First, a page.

Alaska Airlines is now redeploying the ex-Virgin America aircraft to other non VA markets and routes.

According to Airline Route, Alaska is now assigning the Airbus fleet to the following routes this summer:

Los Angeles – Chicago O’Hare
Seattle/Tacoma – Las Vegas
Seattle/Tacoma – Portland OR

Los Angeles – Los Cabos
Portland OR – San Diego
Portland OR – Seattle/Tacoma
San Diego – Los Cabos
San Jose CA – New York JFK
Seattle/Tacoma – Austin
Seattle/Tacoma – Burbank
Seattle/Tacoma – New York JFK
Seattle/Tacoma – Orange County
Seattle/Tacoma – San Jose CA
Seattle/Tacoma – Washington Dulles

Los Angeles – Chicago O’Hare
Los Angeles – Washington Dulles
San Francisco – Boston
Seattle/Tacoma – New York JFK

Top Copyright Photo: Alaska Airlines Airbus A321-253N WL D-AVXY (N928VA) (msn 8246) XFW (Gerd Beilfuss). Image: 942212.

Route Map:

Summer menu from Alaska Airlines (in First Class)

From the Alaska Airlines blog:

How does brioche French toast with rhubarb thyme compote, real maple syrup and scrambled eggs sound for breakfast? Or, if it’s dinner time, perhaps some miso ginger beef with mesclun mix, tomatoes, cucumbers, radishes and ginger vinaigrette?

These are just two of the dishes rolling out on our First Class summer menu on Saturday, a selection that focuses on simplicity, fresh ingredients and generous portions.

The meals will be served on any flight with a First Class cabin – Boeing, Airbus and Embraer aircraft – and will change every three months based on the season.

“Our guests have told us they want more fresh food, larger quantities and a wider variety of options,” said Todd Traynor-Corey, director of food & beverage. “With a focus on local and healthy food with complex flavors, as well as our thoughtful beer and wine choices, the menu has a distinctive West Coast vibe.”

West Coast suppliers favored

The menu, which will be available on flights until Sept. 15, will also incorporate new snack baskets to supplement meals or to replace an existing snack, which is something guests and flight attendants had been asking for.

All meals will incorporate fresh, in-season produce such as berries, arugula and leeks – supporting a trend of healthier and more sustainable foods that many of our guests have adopted.

West Coast companies will source ingredients, where possible. Supporting local companies include Roons, a bakery in Portland specializing in macaroons or Sweet Lady Jane, a bakery in Los Angeles as well as Cucina Fresca, based in Seattle, for ravioli and a Bolognese sauce. We also look to strengthen existing relations with companies such as Seattle Chocolates, by continuing to hand out a pre-arrival truffle on many meals.

One of the most exciting changes for the summer menu includes adding wildly popular ice cream from Salt & Straw, a Portland company that has a fanatical following amongst ice cream lovers.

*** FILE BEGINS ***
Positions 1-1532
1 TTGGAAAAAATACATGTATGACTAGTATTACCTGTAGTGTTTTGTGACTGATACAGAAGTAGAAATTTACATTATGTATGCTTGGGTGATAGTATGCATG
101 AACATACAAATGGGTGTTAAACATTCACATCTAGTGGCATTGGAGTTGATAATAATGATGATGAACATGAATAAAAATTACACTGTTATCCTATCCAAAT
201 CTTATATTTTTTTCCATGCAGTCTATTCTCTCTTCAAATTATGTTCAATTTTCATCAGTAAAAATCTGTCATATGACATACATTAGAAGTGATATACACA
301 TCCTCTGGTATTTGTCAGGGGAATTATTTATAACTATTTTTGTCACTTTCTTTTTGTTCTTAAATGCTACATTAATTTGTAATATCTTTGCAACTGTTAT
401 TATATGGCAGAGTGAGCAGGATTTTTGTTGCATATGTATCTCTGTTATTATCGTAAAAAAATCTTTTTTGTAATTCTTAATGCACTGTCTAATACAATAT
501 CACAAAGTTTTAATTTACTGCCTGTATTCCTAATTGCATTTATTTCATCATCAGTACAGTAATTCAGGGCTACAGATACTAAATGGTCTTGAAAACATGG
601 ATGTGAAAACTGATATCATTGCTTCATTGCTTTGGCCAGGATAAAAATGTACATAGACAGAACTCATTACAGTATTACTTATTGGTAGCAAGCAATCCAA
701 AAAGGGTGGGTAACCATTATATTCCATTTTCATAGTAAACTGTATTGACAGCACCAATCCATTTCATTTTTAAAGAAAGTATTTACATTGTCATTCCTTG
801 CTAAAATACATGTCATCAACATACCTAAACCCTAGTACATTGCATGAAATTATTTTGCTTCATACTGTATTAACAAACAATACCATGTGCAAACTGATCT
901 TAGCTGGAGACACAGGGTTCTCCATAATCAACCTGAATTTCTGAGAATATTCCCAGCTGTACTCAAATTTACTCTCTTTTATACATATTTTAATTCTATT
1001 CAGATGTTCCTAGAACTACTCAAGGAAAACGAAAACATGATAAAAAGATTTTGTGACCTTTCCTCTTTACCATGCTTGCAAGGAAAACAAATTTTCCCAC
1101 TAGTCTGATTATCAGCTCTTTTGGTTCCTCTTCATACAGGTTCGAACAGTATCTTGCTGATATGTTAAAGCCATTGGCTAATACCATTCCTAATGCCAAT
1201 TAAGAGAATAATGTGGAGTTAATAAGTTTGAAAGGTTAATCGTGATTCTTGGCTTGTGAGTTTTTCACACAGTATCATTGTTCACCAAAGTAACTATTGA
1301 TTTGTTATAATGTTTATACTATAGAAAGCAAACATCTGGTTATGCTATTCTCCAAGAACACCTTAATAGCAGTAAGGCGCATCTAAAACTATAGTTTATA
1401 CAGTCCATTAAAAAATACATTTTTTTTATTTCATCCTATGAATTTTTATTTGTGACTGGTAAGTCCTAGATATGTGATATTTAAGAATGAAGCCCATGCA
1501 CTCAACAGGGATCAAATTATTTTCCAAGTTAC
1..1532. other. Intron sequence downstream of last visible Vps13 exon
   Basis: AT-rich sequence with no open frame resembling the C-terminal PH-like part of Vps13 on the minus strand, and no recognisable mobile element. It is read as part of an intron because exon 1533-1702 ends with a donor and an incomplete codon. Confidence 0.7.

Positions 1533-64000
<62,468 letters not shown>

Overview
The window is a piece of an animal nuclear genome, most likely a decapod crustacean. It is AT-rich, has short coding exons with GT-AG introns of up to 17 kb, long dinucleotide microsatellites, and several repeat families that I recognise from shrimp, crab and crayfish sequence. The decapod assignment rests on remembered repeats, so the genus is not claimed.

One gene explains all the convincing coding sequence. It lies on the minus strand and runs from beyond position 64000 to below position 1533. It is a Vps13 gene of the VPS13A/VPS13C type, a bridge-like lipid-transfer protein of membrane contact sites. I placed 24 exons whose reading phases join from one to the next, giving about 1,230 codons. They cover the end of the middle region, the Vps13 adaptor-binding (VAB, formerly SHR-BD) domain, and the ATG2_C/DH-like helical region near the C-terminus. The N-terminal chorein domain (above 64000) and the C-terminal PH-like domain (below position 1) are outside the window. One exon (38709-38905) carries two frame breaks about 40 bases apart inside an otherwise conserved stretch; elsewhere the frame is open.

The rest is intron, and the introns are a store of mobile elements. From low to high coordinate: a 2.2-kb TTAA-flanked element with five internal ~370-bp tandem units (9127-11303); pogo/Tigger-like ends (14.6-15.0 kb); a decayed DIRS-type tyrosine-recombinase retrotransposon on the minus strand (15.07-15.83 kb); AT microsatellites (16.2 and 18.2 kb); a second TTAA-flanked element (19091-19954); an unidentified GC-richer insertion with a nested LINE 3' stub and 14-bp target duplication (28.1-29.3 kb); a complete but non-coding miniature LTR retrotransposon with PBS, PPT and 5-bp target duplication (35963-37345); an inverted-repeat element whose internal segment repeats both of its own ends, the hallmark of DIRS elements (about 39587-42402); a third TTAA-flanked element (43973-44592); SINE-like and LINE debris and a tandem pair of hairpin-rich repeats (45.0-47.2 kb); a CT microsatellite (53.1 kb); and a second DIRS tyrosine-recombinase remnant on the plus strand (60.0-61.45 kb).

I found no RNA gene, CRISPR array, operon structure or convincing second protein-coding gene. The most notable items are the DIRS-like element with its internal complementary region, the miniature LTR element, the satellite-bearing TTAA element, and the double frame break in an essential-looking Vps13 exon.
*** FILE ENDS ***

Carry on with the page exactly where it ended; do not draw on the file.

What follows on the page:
After learning how flying can dramatically alter taste, Salt & Straw’s head ice cream maker Tyler Malek hand selected the best flavors to enjoy at 35,000 feet. The family-run business launched entirely new single-serve packaging specifically for Alaska, and we are their exclusive airline partner. The ice cream will be served as a dessert on flights between the East Coast and West Coast as well as flights to Hawaii.

Which meals are served will depend on the time of day, length of the flight and direction.

Guest feedback was key

The menu items were refined with the help of a focus group made up of four flight attendants, five guests and Chris McGinnis, a reporter from the San Francisco Gate news site, who had positive things to say about the selections.

Sample menu items

Snack basket: a mix of sweet and salty items including a banana, dark chocolate, Kind bars, almonds, jerky and popcorn chips.


  • Breakfast Quesadilla: Griddled flour tortilla filled with scrambled eggs, black beans, mozzarella cheese, and sautéed bell peppers and onions.  Served with roasted baby tri-color potatoes, fresh pico de gallo, and guacamole.
  • Brie and Arugula Omelet: Omelet stuffed with sautéed leeks, arugula, and Brie cheese.  Served with roasted fingerling potato slices, grilled asparagus, artichoke hearts, and crisp applewood bacon.


  • Salad with Blackberries: Arugula, radicchio, fresh basil, blackberries, grape tomatoes, and crumbled goat cheese.  Served with extra virgin olive oil and balsamic vinegar. (Appetizer)
  • Sweet Pea and Tarragon Ravioli: Ravioli filled with sweet green pea and tarragon puree.  Served with grilled scallions, roasted tomatoes, grilled yellow squash and Portobello mushrooms, and a parsley cream sauce; garnished with shaved Parmesan cheese. (Entrée)
  • Bulgogi Chicken: Korean-style chicken marinated with soy, ginger, garlic, scallions, and sesame oil.  Served with mixed black and jasmine rice, Chinese broccoli, and spicy-sweet gochujang (red pepper) sauce. (Entrée)
  • Afternoon Protein Plate: Cold platter with Brie cheese, hardboiled egg, grilled flatbread, baby carrots, breakfast radishes, sliced cucumber, stuffed peppadew peppers, lemon beet hummus and walnuts. (Short Haul Entrée)
  • Salt & Straw Sea Salt with Caramel Ribbons ice cream (Dessert)

Photo: Alaska Airlines.